The day of the ADA’s final passage especially reflected Harkin’s character. He was the manager for the bill, responsible for overseeing the final debate. When the big moment arrived, Silverstein was sitting next to Harkin’s desk, but the Senator was nowhere to be found. “Tom was with my wife and my children in the gallery to make sure that they would be able to be there and not be ushered out,” says Silverstein. It meant a great deal to Silverstein that Harkin took the time to make sure his family could watch history unfold.
A Career of Commitment
National ADAPT organizer Bob Kafka met Harkin when the push was being made for the ADA. Kafka says back then ADAPT was looked down on by the traditional disability community, but that wasn’t the case with Harkin. “Harkin from the very beginning understood the civil rights aspect of what we were doing and how relative it was to the passage of the ADA,” Kafka says.
Kafka remembers an incident when ADAPT pressured Rep. Newt Gingrich to support community-based services as he sat on a bench in the Capitol rotunda. At that moment, Harkin passed by the assembled advocates and gave them a big thumbs up. His unabashed support was exemplary.
Kafka has worked legislatively with Harkin and says he’s very supportive of keeping people out of institutions. Harkin voiced his strong support for community-based services in bills from the first MiCasa to the Community Choice Act. Kafka says Harkin intuitively understood these services would be vital to people being successful after the ADA became law.
Kafka says Harkin understands the political process better than almost anyone and knows how to get things done. He also has a reputation for not giving up, which was evident when Harkin tried to get the CCA into the Affordable Care Act. Mandatory community-based care was abandoned, but Harkin inserted the Community First Choice Option into the final health care bill, making sure the disability community wasn’t forgotten. “That shows a lot of political skill,” says Kafka, “knowing that you get what you can now, and then you move on.”
Harkin constituent Jenn Wolff has been politically active ever since she became a paraplegic 10 years ago. The occupational therapist from Waverly, Iowa, met the Senator a few years ago at an advocacy event. She admires how Harkin relates to his constituents in a down-to-earth manner without being partisan.
Wolff says it’s amazing what Harkin has accomplished in his career and the impact he has had across the country. “He really gets the fact that what he has done for the disability community has not only just helped the disability community, but it’s helped people at large,” Wolff says.
Last June, Wolff attended the Roll on Capitol Hill, where the United Spinal Association gave Harkin the James J. Peters Disability Champion Award. Minutes before the award was presented, Harkin staffer Andy Imparato asked Wolff if she’d like to help honor the Senator. She was a bit shocked but quickly said yes. She says it was truly one of the highlights of the last 10 years. “It was an unbelievable moment to help recognize this man who has done so much for the community,” Wolff says.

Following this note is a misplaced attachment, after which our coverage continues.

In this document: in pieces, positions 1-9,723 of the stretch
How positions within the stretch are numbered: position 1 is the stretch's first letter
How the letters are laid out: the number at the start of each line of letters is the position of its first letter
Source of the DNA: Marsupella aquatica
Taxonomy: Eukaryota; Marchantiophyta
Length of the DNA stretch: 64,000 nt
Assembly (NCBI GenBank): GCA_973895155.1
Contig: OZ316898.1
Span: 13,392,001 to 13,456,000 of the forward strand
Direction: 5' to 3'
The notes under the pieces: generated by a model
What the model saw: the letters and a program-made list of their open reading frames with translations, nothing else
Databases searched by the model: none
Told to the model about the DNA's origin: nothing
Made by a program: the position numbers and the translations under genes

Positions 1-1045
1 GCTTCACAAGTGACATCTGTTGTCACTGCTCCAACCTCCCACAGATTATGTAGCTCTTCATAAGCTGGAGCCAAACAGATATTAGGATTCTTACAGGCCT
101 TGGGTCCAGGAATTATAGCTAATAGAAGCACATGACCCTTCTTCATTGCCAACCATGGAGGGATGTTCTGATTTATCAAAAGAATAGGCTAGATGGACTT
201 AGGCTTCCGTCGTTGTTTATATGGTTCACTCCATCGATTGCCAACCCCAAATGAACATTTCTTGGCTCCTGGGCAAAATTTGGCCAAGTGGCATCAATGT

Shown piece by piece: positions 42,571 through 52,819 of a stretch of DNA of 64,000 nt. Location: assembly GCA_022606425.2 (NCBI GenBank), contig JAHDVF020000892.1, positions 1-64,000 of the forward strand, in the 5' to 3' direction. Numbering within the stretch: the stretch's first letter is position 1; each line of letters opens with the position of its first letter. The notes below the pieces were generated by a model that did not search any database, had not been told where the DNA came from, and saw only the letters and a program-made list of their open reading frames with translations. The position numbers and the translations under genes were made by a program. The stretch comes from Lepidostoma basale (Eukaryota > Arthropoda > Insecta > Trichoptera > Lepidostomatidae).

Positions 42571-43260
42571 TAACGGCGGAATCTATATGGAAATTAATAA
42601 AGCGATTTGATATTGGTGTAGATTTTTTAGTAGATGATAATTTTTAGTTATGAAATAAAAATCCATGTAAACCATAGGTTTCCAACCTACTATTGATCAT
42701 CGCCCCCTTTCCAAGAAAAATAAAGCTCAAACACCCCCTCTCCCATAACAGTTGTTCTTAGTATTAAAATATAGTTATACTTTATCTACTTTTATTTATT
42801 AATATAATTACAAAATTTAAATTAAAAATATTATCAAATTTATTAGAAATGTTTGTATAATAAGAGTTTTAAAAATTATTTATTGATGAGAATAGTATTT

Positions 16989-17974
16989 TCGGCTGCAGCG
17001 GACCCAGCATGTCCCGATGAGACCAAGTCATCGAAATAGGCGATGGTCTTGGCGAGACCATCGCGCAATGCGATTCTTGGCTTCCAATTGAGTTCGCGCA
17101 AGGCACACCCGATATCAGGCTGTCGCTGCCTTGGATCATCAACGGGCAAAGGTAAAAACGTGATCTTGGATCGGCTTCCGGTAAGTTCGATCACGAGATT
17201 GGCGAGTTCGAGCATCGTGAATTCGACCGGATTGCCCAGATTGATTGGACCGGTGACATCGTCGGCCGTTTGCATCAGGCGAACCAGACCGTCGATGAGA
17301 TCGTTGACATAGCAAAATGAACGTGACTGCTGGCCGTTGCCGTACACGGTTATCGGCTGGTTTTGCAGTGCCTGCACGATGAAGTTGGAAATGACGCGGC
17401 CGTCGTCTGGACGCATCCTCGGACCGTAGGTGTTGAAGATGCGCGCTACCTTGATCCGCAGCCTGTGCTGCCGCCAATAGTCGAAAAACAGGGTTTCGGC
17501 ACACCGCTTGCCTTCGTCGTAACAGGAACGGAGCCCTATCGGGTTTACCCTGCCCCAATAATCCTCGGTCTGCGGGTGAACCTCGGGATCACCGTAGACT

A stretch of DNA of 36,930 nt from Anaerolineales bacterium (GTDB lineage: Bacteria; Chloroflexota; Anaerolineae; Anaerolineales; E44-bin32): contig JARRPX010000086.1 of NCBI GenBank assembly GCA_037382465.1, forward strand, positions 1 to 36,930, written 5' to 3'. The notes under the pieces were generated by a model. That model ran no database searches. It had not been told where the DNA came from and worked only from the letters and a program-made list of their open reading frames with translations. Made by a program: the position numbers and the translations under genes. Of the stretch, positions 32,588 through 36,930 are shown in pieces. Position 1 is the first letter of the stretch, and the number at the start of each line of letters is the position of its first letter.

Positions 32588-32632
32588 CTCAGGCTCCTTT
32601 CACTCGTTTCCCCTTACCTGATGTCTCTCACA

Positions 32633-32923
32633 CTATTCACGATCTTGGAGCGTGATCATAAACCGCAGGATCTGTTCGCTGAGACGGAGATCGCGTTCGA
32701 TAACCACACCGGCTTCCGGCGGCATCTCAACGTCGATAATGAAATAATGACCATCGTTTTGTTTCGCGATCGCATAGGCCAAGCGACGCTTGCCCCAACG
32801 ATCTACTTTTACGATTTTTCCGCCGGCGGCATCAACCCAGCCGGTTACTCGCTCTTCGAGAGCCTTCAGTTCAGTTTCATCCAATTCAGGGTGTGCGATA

United Spinal senior vice president and general counsel, Jim Weisman, says Harkin has been the go-to guy on every disability issue for decades. Weisman worked closely with Harkin after the 1994 midterm elections when attempts were made to weaken the ADA. Harkin stuck to his guns and the attacks failed. Weisman says Harkin is like a dog with a bone — he doesn’t let go when he thinks he’s right. “He’s a
remarkable guy,” Weisman says.
Harkin is a down-home guy who’s adored by his constituents, says Weisman, who remembers the first time he visited Harkin’s office and had his senses filled with the aroma of fresh-popped popcorn. The Senator has a large popcorn machine in his office lobby, which constantly pops Iowa corn for anybody who visits.
Few people in Congress are deeply affected by disability like Harkin has been. “When you grow up with disability in your house or with a disabled friend or relative,” says Weisman, “you understand things about disability that other people don’t.” Weisman says Silverstein had a great plan to get the ADA through the Senate, but Harkin was the all-important spokesman. Weisman says giving people the opportunity to work was key in bringing both parties together. It was also helpful to have a supportive president and Boyden Gray, the White House counsel, who had a best friend who was quadriplegic.
Recently, Harkin has gotten involved with the fight for accessible taxis in New York City. He had visited London and saw their taxis were all wheelchair accessible. Weisman says once he saw that, he couldn’t live with the New York situation. The Senator wrote an op-ed in the New York Daily News last year where he pushed Mayor Bloomberg to act. “Can you imagine another senator who is not from New York, telling the city what to do?” Weisman says.